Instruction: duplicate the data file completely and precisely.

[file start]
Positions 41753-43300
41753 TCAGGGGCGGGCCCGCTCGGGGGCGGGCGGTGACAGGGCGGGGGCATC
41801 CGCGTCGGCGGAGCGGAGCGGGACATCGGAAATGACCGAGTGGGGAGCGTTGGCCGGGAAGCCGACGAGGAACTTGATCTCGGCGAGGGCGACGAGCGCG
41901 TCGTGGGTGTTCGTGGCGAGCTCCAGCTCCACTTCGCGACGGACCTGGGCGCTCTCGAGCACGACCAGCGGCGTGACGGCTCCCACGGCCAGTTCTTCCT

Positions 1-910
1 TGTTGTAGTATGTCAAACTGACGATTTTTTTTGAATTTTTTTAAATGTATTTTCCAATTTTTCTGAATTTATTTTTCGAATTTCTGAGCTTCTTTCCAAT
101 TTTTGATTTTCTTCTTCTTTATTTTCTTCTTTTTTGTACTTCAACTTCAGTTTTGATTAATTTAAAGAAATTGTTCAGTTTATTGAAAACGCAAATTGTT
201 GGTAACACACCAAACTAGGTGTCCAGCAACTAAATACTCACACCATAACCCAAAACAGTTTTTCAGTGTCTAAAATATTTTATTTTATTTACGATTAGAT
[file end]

Positions 41753-43300
41753 TCAGGGGCGGGCCCGCTCGGGGGCGGGCGGTGACAGGGCGGGGGCATC
41801 CGCGTCGGCGGAGCGGAGCGGGACATCGGAAATGACCGAGTGGGGAGCGTTGGCCGGGAAGCCGACGAGGAACTTGATCTCGGCGAGGGCGACGAGCGCG
41901 TCGTGGGTGTTCGTGGCGAGCTCCAGCTCCACTTCGCGACGGACCTGGGCGCTCTCGAGCACGACCAGCGGCGTGACGGCTCCCACGGCCAGTTCTTCCT

Positions 1-910
1 TGTTGTAGTATGTCAAACTGACGATTTTTTTTGAATTTTTTTAAATGTATTTTCCAATTTTTCTGAATTTATTTTTCGAATTTCTGAGCTTCTTTCCAAT
101 TTTTGATTTTCTTCTTCTTTATTTTCTTCTTTTTTGTACTTCAACTTCAGTTTTGATTAATTTAAAGAAATTGTTCAGTTTATTGAAAACGCAAATTGTT
201 GGTAACACACCAAACTAGGTGTCCAGCAACTAAATACTCACACCATAACCCAAAACAGTTTTTCAGTGTCTAAAATATTTTATTTTATTTACGATTAGAT